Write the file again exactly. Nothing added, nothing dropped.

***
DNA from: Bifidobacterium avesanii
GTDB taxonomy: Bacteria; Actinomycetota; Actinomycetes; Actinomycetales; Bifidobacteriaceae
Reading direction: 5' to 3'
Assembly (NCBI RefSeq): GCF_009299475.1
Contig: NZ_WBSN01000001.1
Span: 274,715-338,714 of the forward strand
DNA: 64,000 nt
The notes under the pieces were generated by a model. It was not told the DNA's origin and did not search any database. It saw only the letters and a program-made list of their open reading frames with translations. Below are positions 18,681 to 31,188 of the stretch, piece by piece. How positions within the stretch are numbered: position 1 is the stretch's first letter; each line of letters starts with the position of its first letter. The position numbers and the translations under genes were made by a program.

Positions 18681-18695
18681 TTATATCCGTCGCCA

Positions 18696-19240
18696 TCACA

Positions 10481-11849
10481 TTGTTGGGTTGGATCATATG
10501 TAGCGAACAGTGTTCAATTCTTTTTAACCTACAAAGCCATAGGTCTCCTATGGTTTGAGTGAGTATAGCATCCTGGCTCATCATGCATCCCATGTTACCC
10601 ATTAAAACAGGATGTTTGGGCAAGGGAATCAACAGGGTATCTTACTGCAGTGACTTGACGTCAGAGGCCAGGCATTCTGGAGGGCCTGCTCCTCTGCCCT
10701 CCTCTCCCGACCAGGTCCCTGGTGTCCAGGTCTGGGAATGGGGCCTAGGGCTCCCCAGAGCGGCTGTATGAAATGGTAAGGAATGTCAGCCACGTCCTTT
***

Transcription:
DNA from: Bifidobacterium avesanii
GTDB taxonomy: Bacteria; Actinomycetota; Actinomycetes; Actinomycetales; Bifidobacteriaceae
Reading direction: 5' to 3'
Assembly (NCBI RefSeq): GCF_009299475.1
Contig: NZ_WBSN01000001.1
Span: 274,715-338,714 of the forward strand
DNA: 64,000 nt
The notes under the pieces were generated by a model. It was not told the DNA's origin and did not search any database. It saw only the letters and a program-made list of their open reading frames with translations. Below are positions 18,681 to 31,188 of the stretch, piece by piece. How positions within the stretch are numbered: position 1 is the stretch's first letter; each line of letters starts with the position of its first letter. The position numbers and the translations under genes were made by a program.

Positions 18681-18695
18681 TTATATCCGTCGCCA

Positions 18696-19240
18696 TCACA

Positions 10481-11849
10481 TTGTTGGGTTGGATCATATG
10501 TAGCGAACAGTGTTCAATTCTTTTTAACCTACAAAGCCATAGGTCTCCTATGGTTTGAGTGAGTATAGCATCCTGGCTCATCATGCATCCCATGTTACCC
10601 ATTAAAACAGGATGTTTGGGCAAGGGAATCAACAGGGTATCTTACTGCAGTGACTTGACGTCAGAGGCCAGGCATTCTGGAGGGCCTGCTCCTCTGCCCT
10701 CCTCTCCCGACCAGGTCCCTGGTGTCCAGGTCTGGGAATGGGGCCTAGGGCTCCCCAGAGCGGCTGTATGAAATGGTAAGGAATGTCAGCCACGTCCTTT